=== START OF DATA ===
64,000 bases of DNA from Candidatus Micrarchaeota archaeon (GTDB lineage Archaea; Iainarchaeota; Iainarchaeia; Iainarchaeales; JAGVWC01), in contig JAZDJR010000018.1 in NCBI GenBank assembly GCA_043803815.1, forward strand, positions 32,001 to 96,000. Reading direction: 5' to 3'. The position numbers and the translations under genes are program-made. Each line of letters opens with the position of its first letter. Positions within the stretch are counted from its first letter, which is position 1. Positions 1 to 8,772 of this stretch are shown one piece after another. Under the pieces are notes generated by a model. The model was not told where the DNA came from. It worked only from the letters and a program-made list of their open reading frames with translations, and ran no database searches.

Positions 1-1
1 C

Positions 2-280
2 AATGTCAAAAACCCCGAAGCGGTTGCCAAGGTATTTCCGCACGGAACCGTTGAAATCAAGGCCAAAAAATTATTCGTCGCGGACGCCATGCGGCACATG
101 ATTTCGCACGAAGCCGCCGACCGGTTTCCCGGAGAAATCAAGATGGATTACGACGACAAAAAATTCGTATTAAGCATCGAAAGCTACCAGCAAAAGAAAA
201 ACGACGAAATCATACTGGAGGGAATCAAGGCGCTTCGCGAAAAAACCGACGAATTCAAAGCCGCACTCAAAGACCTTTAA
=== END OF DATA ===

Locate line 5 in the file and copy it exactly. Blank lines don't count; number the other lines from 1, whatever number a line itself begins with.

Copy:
2 AATGTCAAAAACCCCGAAGCGGTTGCCAAGGTATTTCCGCACGGAACCGTTGAAATCAAGGCCAAAAAATTATTCGTCGCGGACGCCATGCGGCACATG